UCF athletic director after playoff slight: 'It doesn't seem to matter what we do'

Columnist
Yahoo Sports

ORLANDO — The happiest place on Earth is downright miffed.

Sunny Orlando, with its friendly tourist vibe and its laid-back people, is in a dark mood after a bunch of football experts in Grapevine, Texas, dissed its hometown team.

“I thought finally we’d get a little more respect,” said UCF athletics director Danny White. “It doesn’t seem to matter what we do.”

White has decided to speak out after the College Football Playoff rankings left the Knights 14th in the country despite a spotless record. He tweeted a “What?!?” GIF on Tuesday night, and he wasn’t done on Wednesday. He’s upset for his school as well as the other schools in the American Athletic Conference.

“Our league is as competitive as a lot of these so-called P-5 conferences,” he said. “That’s why I’m speaking up about it. We need to continue to build our football program. We can’t accept the lack of respect the conference is currently being shown.”

The fans are even more bothered. After seeing the rankings, Ken Kueker, 52, decided he wanted to do something about it. He manages an electronic billboard on Colonial Drive, not too far from the UCF campus, and he uploaded a simple message: “College Football Playoff. Stop The P-5 Bias.”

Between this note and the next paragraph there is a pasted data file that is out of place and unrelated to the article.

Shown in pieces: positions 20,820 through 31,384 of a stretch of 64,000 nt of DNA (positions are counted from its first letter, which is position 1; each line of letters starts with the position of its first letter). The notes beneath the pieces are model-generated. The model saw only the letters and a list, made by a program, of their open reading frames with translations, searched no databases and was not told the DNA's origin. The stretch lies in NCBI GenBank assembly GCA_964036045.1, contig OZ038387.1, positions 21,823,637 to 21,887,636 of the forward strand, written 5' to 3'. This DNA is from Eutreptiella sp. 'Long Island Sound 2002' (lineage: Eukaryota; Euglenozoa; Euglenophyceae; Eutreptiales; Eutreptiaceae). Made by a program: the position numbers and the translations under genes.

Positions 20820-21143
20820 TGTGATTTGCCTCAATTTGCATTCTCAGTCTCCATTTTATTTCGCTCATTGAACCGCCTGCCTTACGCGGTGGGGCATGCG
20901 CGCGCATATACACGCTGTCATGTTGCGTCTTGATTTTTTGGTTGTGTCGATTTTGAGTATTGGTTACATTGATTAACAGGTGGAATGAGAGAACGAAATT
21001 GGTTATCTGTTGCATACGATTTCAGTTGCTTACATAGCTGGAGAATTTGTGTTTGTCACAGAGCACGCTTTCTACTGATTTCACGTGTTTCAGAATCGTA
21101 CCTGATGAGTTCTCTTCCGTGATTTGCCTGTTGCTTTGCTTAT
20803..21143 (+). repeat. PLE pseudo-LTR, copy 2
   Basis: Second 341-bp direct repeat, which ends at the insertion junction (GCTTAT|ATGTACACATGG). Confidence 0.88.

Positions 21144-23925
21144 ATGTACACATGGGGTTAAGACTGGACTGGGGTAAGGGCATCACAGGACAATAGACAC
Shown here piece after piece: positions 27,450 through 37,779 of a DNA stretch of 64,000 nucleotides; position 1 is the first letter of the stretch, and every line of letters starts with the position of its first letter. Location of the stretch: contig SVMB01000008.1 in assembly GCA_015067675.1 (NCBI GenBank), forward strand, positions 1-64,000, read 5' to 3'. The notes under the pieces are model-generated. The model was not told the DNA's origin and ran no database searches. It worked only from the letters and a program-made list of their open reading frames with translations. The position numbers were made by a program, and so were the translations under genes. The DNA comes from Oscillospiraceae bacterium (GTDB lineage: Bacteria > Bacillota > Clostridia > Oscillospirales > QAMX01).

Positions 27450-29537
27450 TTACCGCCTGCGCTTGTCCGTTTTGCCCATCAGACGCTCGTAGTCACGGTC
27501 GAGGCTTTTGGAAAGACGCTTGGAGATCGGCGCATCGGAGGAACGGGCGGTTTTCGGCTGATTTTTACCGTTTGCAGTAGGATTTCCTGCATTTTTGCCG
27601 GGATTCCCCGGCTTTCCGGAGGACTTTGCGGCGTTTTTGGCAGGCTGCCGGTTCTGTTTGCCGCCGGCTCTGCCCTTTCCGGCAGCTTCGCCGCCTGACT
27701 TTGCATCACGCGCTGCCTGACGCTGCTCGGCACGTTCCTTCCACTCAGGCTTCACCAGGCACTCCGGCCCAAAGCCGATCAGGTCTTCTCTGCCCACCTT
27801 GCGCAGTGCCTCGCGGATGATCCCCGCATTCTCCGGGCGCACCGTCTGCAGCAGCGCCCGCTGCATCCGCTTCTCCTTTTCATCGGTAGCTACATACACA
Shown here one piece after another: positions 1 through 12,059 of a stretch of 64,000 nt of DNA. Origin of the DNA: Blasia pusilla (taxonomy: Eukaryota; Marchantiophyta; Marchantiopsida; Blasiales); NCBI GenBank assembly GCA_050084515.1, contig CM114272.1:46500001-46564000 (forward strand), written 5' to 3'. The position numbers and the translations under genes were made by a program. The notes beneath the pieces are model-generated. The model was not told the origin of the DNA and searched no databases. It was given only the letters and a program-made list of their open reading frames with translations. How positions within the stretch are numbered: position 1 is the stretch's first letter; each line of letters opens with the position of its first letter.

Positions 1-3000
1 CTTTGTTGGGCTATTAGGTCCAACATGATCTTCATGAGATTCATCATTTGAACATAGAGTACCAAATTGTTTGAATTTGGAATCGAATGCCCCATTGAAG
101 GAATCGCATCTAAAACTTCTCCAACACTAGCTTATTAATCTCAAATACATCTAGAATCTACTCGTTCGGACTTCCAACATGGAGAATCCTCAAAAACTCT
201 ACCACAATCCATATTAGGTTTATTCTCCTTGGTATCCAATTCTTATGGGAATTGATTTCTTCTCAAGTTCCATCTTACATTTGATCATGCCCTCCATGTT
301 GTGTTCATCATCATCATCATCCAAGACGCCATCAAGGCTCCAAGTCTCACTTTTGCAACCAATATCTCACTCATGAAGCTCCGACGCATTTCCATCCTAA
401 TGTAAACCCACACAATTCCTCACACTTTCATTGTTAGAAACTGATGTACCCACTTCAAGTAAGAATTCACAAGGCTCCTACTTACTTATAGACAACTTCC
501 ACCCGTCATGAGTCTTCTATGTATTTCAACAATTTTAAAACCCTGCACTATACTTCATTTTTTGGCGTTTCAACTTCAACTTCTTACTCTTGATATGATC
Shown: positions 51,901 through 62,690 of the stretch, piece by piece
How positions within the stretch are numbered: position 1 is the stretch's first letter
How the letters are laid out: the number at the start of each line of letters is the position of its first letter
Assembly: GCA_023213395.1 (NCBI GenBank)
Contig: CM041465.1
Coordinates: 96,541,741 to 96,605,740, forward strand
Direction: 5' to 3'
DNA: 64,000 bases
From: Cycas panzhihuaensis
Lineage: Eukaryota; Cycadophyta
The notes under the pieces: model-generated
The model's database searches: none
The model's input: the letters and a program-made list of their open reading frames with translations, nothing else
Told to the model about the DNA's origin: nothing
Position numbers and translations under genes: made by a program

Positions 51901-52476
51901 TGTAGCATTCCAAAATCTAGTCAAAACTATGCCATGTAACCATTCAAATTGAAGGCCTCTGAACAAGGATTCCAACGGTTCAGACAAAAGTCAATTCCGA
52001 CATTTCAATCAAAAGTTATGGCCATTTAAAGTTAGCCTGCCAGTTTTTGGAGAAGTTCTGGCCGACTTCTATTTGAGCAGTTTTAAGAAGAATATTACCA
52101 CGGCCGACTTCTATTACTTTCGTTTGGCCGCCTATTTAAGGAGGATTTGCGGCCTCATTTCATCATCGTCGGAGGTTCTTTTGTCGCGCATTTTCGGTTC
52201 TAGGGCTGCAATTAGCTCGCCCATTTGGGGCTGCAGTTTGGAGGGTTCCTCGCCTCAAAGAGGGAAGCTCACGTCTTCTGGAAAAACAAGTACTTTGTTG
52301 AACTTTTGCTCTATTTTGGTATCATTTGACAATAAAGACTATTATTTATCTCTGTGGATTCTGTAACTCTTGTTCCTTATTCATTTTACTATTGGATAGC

“I think it’s completely and totally outrageous,” said Keuker. “In the grand scheme of life, sports is sports. But in terms of sports, there’s no excuse for it.”

He said the billboard message took about 30 minutes to design and 10 minutes to upload. (That’s “UCFast,” as the saying goes.)

“I’m on the UCF Rivals message boards,” Keuker said. “There’s a lot of dislike for the rankings and a lot of disrespect for college football in general, not just the ranking.”

Central Florida stays undefeated with win over South Florida but got no love in the penultimate CFP rankings. (AP)
Central Florida stays undefeated with win over South Florida but got no love in the penultimate CFP rankings. (AP)

Indeed, many fans are upset at the whole system, and want the proverbial swamp drained.

“UCF completed a perfect [regular] season, with a blowout win over a top-20 team, and you have three-loss teams jumping us every week,” says Jake Whitacre, who works at the now-famous downtown bar that serves free beer during games. “The CFP committee has lost all legitimacy around here.”

Part of it is a general underdog mentality about the school itself. A lot of people out of state don’t know where UCF is, or have no idea it’s one of the biggest schools in America (64,000 students). So the nerves are especially raw among new alums and old.

“We had choices when we decided to go to UCF,” says Gabriel Castillo, 34. “We’re not a safety school like FSU.”

These rankings hit especially hard after a thrilling win over rival USF on national television last Friday. Scott Frost’s team was a carnival of offense, scoring on a last-minute kickoff return touchdown to send the home crowd into a delirium.

And all it did was earn one uptick in the rankings, from No. 15 to No. 14.